The geometric calibration of a system comprising multiple cameras has two components: a camera calibration of each camera in the system and an estimation of the position and orientation of the cameras involved in the system with respect to a reference camera. The next subsections discuss various options for accomplishing the estimation of a system calibration.

2.1. Solution for the Interior Orientation Parameters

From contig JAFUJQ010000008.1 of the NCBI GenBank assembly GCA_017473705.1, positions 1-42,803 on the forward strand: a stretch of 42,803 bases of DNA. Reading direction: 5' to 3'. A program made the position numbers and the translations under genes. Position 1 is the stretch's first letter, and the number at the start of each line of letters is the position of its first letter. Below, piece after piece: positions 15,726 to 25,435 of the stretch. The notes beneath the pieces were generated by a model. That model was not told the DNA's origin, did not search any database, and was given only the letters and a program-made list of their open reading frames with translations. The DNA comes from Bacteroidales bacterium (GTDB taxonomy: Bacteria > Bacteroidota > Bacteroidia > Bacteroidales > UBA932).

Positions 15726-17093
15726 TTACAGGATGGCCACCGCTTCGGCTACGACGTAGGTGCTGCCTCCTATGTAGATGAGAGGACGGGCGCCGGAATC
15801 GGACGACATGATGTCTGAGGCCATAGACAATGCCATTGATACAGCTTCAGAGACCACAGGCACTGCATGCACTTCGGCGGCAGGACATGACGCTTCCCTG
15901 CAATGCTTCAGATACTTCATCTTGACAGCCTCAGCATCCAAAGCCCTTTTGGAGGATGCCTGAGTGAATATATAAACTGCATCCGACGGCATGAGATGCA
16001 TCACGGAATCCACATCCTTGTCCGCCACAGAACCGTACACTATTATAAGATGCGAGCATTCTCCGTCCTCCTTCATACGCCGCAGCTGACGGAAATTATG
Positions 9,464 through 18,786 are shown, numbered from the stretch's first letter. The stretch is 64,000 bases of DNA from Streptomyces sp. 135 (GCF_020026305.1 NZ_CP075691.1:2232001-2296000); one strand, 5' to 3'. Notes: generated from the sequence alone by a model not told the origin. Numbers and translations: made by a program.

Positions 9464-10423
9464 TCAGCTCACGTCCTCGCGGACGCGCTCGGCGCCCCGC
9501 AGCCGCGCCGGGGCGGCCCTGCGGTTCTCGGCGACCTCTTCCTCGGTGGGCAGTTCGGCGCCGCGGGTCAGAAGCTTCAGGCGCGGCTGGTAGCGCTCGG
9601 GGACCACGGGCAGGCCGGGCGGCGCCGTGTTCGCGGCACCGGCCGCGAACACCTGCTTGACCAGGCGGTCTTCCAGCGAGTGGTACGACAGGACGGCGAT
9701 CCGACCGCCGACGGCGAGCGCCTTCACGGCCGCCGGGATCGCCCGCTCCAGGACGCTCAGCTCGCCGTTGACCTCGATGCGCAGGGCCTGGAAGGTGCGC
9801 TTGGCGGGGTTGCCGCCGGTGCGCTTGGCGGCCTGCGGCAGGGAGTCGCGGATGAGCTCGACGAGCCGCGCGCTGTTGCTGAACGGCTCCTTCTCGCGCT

The camera calibration necessitates estimating the interior orientation parameters (IOPs) of each camera, which include the principal distance, the principal point offset, and any necessary distortion or additional parameters. This has been heavily addressed in photogrammetric literature. For consumer-grade digital cameras that can be purchased off-the-shelf, the preferred procedure for estimating the IOPs is a bundle adjustment with self-calibration [11, 12]. The distortion models are found in Brown [13] and Brown [14], while the analytical basis for the adjustment is published in Kenefick et al. [15] and Granshaw [16]. Clarke and Fryer [17] and Remondino and Fraser [18] include recommendations on how to carry out the calibration procedure for a single camera. In addition, Chandler et al. [19] and Fraser [20] show examples for the calibration of digital cameras that are specifically low-cost/off-the-shelf.